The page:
The study of DNA methylation as an important epigenetic pathway may reveal possible effects of alcohol exposure on the alcoholic's DNA methylation profile that probably result in the transmission of altered or imprinted patterns of gene expression to offspring and subsequent predisposition to alcohol related behaviors. The proposed project aims to determine the effects of chronic ethanol exposure on gene methylation patterns, whether changes in DNA methylation are transmitted to offspring and whether such changes correlate with alcoholism related behavioral changes. Behavior of male offspring of chronic ethanol treated and control male rats will be analyzed and high throughput microarrays will be used to identify differentially methylated gene promoter regions within the genome of this offspring. Genes that show differentially methylated patterns between the offspring of ethanol treated and control rats will be analyzed for methylation changes of specific CpG sites in both parents and offspring to analyze heritability. If epigenetic changes precede addiction and confer risk for dependence, that would be a strong argument for causality. These scientific aims are closely coordinated with the training aspects of the project which emphasize development of expertise in rat behavior genetics and epigenetics. Together, the research and training components of the proposed project will provide the applicant with the foundation to pursue research on epigenetic factors and investigate their role in alcohol abuse in human subjects by using animal models. Candidate's long-term goal is to develop a research program that combines rodent and human behavior genetics, including the extent and importance of epigenetic variations and mechanisms by which dynamic and quantitative aspects of alcohol dependent behavior are controlled.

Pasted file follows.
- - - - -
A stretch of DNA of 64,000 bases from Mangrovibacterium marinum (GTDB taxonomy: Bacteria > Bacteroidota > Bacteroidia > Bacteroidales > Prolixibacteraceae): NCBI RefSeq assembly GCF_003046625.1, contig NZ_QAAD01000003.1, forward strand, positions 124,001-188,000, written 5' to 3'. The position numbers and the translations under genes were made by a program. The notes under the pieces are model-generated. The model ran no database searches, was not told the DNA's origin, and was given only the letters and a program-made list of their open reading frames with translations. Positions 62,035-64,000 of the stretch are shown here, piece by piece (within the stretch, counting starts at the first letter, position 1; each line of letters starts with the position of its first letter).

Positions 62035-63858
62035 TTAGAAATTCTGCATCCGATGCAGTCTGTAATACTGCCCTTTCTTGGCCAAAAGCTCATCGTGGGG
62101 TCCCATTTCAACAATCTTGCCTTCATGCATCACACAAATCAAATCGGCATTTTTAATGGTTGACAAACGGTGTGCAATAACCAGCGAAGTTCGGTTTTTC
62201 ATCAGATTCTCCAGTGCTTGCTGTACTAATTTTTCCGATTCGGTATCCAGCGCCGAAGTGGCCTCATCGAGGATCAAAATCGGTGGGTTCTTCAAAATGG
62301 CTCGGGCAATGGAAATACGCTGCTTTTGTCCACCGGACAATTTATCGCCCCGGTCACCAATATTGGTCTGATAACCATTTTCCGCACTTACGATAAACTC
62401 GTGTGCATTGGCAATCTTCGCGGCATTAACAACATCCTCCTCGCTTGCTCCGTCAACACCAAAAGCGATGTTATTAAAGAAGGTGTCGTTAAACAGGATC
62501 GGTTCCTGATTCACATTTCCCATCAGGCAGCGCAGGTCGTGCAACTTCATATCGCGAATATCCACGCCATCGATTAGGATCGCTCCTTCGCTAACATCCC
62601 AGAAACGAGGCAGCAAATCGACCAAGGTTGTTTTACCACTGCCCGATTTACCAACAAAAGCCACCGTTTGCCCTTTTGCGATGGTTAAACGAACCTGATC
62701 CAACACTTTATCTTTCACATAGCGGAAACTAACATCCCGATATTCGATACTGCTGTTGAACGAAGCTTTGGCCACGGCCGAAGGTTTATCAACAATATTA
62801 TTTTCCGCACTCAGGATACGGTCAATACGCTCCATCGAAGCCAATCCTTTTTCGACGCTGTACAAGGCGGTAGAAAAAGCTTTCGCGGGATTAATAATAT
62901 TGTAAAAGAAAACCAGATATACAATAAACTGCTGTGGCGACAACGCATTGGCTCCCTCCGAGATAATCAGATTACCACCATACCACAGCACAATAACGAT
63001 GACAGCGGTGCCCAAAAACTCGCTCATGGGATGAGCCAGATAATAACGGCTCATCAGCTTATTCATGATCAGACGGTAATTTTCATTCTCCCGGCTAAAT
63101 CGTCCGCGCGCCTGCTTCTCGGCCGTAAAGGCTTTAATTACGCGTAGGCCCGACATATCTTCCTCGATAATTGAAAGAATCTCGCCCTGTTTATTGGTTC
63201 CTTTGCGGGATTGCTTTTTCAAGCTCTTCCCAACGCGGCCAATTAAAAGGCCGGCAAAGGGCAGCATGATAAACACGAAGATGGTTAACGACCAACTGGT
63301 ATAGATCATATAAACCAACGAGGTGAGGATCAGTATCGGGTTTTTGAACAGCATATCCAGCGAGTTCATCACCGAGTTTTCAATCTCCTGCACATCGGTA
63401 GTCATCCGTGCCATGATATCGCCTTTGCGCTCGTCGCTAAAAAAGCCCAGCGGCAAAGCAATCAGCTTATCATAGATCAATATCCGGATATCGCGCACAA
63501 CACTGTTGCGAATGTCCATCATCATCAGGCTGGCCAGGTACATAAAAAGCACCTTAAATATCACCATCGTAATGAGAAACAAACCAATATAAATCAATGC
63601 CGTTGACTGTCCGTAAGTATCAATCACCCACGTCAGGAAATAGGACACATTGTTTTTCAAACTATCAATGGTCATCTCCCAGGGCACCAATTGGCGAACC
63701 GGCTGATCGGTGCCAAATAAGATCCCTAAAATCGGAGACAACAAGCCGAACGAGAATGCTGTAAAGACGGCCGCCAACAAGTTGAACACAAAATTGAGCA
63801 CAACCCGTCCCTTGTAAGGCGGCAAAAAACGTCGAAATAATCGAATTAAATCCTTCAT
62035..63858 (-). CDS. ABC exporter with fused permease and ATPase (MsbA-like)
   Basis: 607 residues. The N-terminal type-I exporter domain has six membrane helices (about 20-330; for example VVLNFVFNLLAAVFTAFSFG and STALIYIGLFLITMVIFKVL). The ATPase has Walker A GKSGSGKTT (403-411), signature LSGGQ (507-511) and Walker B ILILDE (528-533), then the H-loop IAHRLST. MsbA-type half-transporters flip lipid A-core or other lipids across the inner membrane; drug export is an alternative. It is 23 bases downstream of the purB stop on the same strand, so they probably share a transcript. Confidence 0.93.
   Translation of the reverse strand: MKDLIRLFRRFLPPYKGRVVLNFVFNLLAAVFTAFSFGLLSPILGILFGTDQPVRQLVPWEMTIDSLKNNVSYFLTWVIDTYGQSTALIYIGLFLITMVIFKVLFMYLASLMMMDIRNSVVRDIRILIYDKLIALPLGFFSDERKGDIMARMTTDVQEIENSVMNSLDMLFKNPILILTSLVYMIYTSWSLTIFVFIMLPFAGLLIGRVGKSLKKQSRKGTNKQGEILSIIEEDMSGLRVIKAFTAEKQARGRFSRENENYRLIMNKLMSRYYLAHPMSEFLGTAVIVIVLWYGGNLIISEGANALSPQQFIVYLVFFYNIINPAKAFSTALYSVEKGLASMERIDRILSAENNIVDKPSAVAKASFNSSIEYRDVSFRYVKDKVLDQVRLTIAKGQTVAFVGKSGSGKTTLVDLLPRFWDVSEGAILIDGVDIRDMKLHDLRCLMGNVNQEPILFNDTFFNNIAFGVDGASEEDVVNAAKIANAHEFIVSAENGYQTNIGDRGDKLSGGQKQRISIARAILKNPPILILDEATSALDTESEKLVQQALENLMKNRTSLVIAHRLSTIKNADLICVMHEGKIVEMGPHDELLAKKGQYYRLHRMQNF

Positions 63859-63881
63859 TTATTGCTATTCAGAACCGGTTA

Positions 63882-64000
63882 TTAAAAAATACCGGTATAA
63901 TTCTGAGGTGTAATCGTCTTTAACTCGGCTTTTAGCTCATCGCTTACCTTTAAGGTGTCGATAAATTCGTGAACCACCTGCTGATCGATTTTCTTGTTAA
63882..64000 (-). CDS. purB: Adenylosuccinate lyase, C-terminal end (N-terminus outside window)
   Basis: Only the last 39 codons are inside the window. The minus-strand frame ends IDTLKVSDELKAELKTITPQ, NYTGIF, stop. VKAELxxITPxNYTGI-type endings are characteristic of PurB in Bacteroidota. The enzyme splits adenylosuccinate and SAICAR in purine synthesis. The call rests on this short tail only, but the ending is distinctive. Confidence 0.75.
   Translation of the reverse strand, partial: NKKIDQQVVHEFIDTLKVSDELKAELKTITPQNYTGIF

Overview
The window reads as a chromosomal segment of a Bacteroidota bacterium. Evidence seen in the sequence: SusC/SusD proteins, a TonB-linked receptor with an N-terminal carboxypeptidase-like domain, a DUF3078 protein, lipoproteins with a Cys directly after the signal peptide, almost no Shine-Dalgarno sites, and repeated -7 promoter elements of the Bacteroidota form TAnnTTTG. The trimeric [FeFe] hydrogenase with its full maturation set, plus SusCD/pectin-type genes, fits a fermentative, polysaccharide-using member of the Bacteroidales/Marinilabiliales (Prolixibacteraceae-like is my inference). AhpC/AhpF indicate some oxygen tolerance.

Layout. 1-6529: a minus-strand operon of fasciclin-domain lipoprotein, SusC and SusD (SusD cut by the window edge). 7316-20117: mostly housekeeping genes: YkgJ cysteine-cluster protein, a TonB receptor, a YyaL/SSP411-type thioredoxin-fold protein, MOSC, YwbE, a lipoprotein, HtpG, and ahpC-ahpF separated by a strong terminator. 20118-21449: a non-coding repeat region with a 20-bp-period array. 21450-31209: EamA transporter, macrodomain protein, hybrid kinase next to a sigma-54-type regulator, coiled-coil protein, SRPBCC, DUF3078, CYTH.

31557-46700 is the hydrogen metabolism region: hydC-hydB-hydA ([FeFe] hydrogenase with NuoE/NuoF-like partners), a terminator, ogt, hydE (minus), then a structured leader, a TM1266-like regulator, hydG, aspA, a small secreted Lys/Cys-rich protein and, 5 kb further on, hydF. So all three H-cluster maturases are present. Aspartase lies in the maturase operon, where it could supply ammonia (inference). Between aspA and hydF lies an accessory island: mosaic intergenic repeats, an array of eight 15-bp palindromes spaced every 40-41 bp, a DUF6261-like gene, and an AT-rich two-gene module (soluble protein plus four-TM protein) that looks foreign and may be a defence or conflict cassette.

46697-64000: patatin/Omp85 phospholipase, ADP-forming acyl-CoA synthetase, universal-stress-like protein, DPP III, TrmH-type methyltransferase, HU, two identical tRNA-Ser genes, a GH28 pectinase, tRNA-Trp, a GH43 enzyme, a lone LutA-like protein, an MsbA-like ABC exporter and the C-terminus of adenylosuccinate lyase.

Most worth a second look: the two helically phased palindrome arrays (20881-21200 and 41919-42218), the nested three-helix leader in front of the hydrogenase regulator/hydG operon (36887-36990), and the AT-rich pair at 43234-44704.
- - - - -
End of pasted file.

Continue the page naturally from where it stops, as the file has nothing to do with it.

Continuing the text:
This project is relevant to public health, as new strategies (microarray-based epigenetic profiling followed by specific gene methylation analysis) can be used for testing the epigenetic effects in alcohol behavior in rodents and humans. It will lead to investigations that may advance knowledge in the areas of epigenetics, GxE interaction, treatment, and prevention of alcohol abuse. Health care can then be redirected from curative to individualized preventive medicine based on epigenetic characteristics of one's genetic makeup.
|Chorbov, Vesselin M; Todorov, Alexandre A; Lynskey, Michael T et al. (2011) Elevated levels of DNA methylation at the OPRM1 promoter in blood and sperm from male opioid addicts. J Opioid Manag 7:258-64|